Stephen Hawking once said that we only have 100 more years before we move to space. That’s a rather tight deadline because — let’s admit it — we’d have some trouble surviving in space. Even astronauts, who only spend a few hours out there, often face health problems upon returning. Most of the planets in the universe are impossible for us earthlings to live on. In fact, we’d have to evolve ourselves, like with our vision, our breathing, and our vestibular system, almost entirely, to do it. But let’s give it a try.
We at Bright Side decided to lose our marbles for a bit and try to imagine how we’d look on different planets, and we want to share our speculations with you.
The gravity on Mars is lower than on Earth, and it’s farther from the sun, so we would see less sunlight. Mars also has no protective magnetic field due to its thin atmosphere, exposing everything to radiation. Sometimes, strong winds create dust storms that howl around the whole planet, and the dust continues to settle for months after.
- Your look: You’d probably be tall with a robust build to compensate for poor gravity and would have bigger eyes to better perceive the far-off sun. To protect itself from radiation, your body would have to switch its pigmentation from melanin to carotenoids (which gives carrots, tomatoes, and oranges their color). So you’d probably have orange skin!
There’s no limit to our imagination, so we decided to create a more “human” form of the Martian appearance.
Living on the surface of Jupiter might prove to be challenging since there’s no actual surface. The planet consists entirely of gas. However, it doesn’t mean it’s just a giant cloud hanging in space — if you venture through its atmosphere to deeper parts, the gas becomes denser until it turns into liquid. So, one layer of Jupiter is an ocean made of hydrogen instead of water.
- Your look: With high pressure, extreme temperatures, and a fluid environment, we’ll have to draw some inspiration from deep-water dwellers who deal with the same conditions but on a lesser scale. We’d be big isopods with shells to protect us from Jupiter’s radiation.
Like its fellow gaseous neighbor, Jupiter, Saturn is a gargantuan cloud of hydrogen and helium with no solid land and powerful winds. Like Jupiter, it gets tighter within, but its core is much smaller. Its iconic rings are made of a myriad of ice particles, so nothing could live on them, unfortunately. Saturn’s average density is less than water, so this behemoth of a planet could float in a bathtub if there were one of a suitable size.
- Your look: The only way to move within Saturn’s thick fog is by flopping around like a jellyfish. You’d have an umbrella-shaped bell to propel yourself up and no skeleton so that it wouldn’t be crushed by the pressure!
Life is tough on Mercury. This tiny planet is the closest to the sun, so the sunlight here is 7 times bigger than on Earth — no sunscreen would be able to manage this. Mercury’s temperature is extreme, swinging between a scorching 800°F (430°C) during the day and −290°F (-180°C) at night. It’s all accompanied by constant meteorite rains and earthquakes. As a bonus, there is no atmosphere or air to breathe.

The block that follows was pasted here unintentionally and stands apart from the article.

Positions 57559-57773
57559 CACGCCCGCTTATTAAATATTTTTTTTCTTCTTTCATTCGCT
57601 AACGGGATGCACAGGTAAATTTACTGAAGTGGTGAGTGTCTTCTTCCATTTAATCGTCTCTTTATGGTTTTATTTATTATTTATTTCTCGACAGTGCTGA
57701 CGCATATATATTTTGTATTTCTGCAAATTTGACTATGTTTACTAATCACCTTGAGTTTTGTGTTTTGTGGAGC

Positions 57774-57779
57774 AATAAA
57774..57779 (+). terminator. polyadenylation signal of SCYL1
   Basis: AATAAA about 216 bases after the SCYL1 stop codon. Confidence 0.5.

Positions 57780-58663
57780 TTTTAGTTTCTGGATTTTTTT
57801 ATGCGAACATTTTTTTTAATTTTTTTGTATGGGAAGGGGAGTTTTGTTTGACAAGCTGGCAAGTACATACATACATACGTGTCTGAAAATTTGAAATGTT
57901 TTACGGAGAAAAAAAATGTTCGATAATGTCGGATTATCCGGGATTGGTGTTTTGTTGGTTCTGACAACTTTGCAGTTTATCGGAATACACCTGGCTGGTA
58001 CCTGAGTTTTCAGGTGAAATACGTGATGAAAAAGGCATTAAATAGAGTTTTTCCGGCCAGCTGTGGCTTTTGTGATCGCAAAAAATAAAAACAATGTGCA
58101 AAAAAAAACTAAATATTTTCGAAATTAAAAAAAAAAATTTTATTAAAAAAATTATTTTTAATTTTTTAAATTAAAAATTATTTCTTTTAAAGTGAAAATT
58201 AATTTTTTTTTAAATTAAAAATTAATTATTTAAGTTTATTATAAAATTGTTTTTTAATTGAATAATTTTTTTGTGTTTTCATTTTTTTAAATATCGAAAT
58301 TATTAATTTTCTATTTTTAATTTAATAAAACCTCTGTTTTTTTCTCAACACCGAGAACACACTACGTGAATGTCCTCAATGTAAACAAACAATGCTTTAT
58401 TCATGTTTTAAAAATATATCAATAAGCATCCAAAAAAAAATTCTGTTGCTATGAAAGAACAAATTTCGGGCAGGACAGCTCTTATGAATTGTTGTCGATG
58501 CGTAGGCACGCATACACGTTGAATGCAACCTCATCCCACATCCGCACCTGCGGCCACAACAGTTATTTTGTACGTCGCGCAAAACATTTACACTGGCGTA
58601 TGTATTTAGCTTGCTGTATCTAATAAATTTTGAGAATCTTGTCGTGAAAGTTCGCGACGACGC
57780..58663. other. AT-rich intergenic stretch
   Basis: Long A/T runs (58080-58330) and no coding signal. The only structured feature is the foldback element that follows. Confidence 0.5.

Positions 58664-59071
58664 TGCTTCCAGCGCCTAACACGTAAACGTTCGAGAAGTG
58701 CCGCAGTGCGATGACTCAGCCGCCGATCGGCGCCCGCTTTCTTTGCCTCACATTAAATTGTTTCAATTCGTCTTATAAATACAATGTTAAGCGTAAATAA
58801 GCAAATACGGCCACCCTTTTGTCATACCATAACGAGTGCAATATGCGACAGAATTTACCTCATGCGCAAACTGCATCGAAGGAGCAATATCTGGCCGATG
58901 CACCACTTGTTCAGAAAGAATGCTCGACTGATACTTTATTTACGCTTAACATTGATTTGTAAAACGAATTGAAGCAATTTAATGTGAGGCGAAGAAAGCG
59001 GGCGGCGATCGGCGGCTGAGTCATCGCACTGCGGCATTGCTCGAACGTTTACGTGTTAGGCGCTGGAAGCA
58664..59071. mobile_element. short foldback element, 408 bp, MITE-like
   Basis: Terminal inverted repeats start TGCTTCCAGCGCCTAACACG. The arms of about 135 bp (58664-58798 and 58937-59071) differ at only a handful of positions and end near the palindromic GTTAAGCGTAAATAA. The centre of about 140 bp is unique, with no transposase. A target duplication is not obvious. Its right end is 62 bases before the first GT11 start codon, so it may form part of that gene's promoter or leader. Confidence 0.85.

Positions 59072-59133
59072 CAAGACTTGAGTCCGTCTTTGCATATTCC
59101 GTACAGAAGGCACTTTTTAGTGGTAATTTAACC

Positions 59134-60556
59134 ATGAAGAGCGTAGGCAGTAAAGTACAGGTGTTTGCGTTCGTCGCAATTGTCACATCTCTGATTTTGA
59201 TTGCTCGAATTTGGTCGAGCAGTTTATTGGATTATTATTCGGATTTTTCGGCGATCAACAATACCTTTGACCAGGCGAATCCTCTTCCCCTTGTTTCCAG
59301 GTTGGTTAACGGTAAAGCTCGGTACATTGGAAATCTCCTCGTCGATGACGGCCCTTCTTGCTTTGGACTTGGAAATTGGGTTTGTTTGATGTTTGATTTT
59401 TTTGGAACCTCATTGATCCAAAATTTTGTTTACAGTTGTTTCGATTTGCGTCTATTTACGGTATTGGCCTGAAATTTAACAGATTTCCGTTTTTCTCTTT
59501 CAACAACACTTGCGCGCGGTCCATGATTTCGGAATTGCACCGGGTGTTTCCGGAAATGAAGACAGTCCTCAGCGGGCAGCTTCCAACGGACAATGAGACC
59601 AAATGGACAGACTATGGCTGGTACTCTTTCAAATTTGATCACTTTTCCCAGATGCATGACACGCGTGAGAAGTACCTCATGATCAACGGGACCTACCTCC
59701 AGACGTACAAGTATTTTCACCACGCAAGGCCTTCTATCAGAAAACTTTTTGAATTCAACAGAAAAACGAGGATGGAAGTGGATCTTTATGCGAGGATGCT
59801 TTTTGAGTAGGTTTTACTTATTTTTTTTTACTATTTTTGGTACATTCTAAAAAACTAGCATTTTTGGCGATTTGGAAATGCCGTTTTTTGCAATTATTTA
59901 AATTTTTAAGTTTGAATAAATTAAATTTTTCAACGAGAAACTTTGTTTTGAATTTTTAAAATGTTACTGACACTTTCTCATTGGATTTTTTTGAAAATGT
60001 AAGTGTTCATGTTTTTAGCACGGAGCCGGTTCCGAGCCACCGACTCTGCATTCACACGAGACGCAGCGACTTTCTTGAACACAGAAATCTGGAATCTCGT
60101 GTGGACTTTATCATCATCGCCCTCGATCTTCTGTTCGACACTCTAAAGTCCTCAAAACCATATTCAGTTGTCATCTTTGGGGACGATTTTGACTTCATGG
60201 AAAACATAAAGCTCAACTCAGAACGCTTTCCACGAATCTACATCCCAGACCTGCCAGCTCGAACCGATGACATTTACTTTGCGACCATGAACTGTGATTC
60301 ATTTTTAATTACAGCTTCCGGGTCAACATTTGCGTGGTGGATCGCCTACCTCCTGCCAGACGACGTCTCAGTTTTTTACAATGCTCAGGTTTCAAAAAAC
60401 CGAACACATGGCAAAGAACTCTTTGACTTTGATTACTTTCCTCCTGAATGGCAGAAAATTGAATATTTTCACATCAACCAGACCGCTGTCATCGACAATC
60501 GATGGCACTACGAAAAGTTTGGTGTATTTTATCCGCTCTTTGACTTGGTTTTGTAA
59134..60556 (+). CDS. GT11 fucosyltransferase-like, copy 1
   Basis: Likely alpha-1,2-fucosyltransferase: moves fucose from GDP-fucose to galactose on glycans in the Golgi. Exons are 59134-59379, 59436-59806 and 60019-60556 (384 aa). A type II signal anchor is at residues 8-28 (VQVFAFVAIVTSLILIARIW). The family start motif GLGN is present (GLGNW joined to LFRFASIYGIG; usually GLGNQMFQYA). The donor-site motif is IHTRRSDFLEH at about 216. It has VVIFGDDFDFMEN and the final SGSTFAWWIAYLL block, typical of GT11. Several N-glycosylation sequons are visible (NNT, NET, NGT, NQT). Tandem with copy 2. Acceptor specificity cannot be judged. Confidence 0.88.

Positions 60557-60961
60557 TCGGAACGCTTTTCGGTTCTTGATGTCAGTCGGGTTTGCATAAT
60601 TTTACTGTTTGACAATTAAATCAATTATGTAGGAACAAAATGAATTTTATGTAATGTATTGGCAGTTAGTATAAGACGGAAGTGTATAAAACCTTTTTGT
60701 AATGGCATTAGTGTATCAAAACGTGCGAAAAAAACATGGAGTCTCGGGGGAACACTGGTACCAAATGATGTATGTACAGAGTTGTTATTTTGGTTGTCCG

- Your look: Flesh and bone could never handle these severe conditions. So, instead, people here would be made of something similar to refractory metal, like titanium. There’d be no need for a respiratory system, so your pretty metal face would be without a nose. And your eyes would probably look like thick sunglasses to protect them from all this sun exposure.
If there’s anywhere harder to live in than Mercury, it’s Venus. The temperature here is whopping 880°F (471°C), and the atmosphere is so thick, it creates a greenhouse effect. The surface is dry and full of surprises like volcanic eruptions, hurricane winds, and lightning. And as a cherry on the top, the pressure here feels like you’re 1 mile underwater, giving you a neverending headache.
6. Uranus and Neptune
Icy, dark, and plagued by strong winds, Uranus and Neptune are mostly made of cold liquids — methane, water, and ammonia. They don’t have a solid surface, and their atmospheres slowly merge into the water around the planets’ core. Gravity here is stronger than on Earth and applies more pressure on everything.
- Your look: With a heavy gravitational pull, you’d be shorter and stockier, with a muscular body and thicker skin against the cold. And considering the fluid environment, your best bet is a cosmic whale or manatee, floating around the blue planets.
The farthest planet-like object from the sun is appropriately freezingly cold and covered with ice, with weak gravity and a flimsy atmosphere. The sun, from Pluto, is nothing more than a dot on the horizon, much like the moon for Earth, so there’s not much going on in terms of light. However, scientists suggest that there may be a water ocean under Pluto’s surface and some nicer weather.
- Your look: Let’s take notes from Earth’s creatures with built-in antifreeze, like some insects and fish. The low gravity makes the muscles and bones shrink and the space between vertebrae expand, making us taller. Your posture would also change since your spine, for the most part, would be out of a job. So you’d probably be tall, thin, and somewhat spider-like, with spindle limbs and a curved spine!
Would you like to travel to space? Which planet do you want to visit?